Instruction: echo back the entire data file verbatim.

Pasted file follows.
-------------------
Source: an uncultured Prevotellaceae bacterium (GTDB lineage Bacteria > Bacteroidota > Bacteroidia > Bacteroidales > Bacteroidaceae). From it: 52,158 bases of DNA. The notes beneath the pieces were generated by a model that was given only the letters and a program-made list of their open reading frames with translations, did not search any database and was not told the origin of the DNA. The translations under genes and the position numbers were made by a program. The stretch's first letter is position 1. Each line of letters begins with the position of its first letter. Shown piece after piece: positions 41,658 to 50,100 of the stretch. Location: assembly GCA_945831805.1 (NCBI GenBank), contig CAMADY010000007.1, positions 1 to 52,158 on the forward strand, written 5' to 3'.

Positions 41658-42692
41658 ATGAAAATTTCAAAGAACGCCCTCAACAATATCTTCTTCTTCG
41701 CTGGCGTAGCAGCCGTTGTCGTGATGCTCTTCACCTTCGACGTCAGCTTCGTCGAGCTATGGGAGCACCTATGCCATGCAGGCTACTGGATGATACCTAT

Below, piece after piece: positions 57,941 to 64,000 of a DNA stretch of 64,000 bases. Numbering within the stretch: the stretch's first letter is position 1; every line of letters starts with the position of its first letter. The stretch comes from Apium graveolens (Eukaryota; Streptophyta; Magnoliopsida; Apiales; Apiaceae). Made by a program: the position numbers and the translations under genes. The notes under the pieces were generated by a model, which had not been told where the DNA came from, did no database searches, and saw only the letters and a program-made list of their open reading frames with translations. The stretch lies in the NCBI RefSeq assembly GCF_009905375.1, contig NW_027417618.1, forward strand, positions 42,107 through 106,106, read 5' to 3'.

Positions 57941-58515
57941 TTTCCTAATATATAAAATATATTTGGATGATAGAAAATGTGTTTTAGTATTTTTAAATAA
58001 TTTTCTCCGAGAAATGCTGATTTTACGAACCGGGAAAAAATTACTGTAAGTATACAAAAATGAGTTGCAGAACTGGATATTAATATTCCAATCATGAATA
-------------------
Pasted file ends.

Source: an uncultured Prevotellaceae bacterium (GTDB lineage Bacteria > Bacteroidota > Bacteroidia > Bacteroidales > Bacteroidaceae). From it: 52,158 bases of DNA. The notes beneath the pieces were generated by a model that was given only the letters and a program-made list of their open reading frames with translations, did not search any database and was not told the origin of the DNA. The translations under genes and the position numbers were made by a program. The stretch's first letter is position 1. Each line of letters begins with the position of its first letter. Shown piece after piece: positions 41,658 to 50,100 of the stretch. Location: assembly GCA_945831805.1 (NCBI GenBank), contig CAMADY010000007.1, positions 1 to 52,158 on the forward strand, written 5' to 3'.

Positions 41658-42692
41658 ATGAAAATTTCAAAGAACGCCCTCAACAATATCTTCTTCTTCG
41701 CTGGCGTAGCAGCCGTTGTCGTGATGCTCTTCACCTTCGACGTCAGCTTCGTCGAGCTATGGGAGCACCTATGCCATGCAGGCTACTGGATGATACCTAT

Below, piece after piece: positions 57,941 to 64,000 of a DNA stretch of 64,000 bases. Numbering within the stretch: the stretch's first letter is position 1; every line of letters starts with the position of its first letter. The stretch comes from Apium graveolens (Eukaryota; Streptophyta; Magnoliopsida; Apiales; Apiaceae). Made by a program: the position numbers and the translations under genes. The notes under the pieces were generated by a model, which had not been told where the DNA came from, did no database searches, and saw only the letters and a program-made list of their open reading frames with translations. The stretch lies in the NCBI RefSeq assembly GCF_009905375.1, contig NW_027417618.1, forward strand, positions 42,107 through 106,106, read 5' to 3'.

Positions 57941-58515
57941 TTTCCTAATATATAAAATATATTTGGATGATAGAAAATGTGTTTTAGTATTTTTAAATAA
58001 TTTTCTCCGAGAAATGCTGATTTTACGAACCGGGAAAAAATTACTGTAAGTATACAAAAATGAGTTGCAGAACTGGATATTAATATTCCAATCATGAATA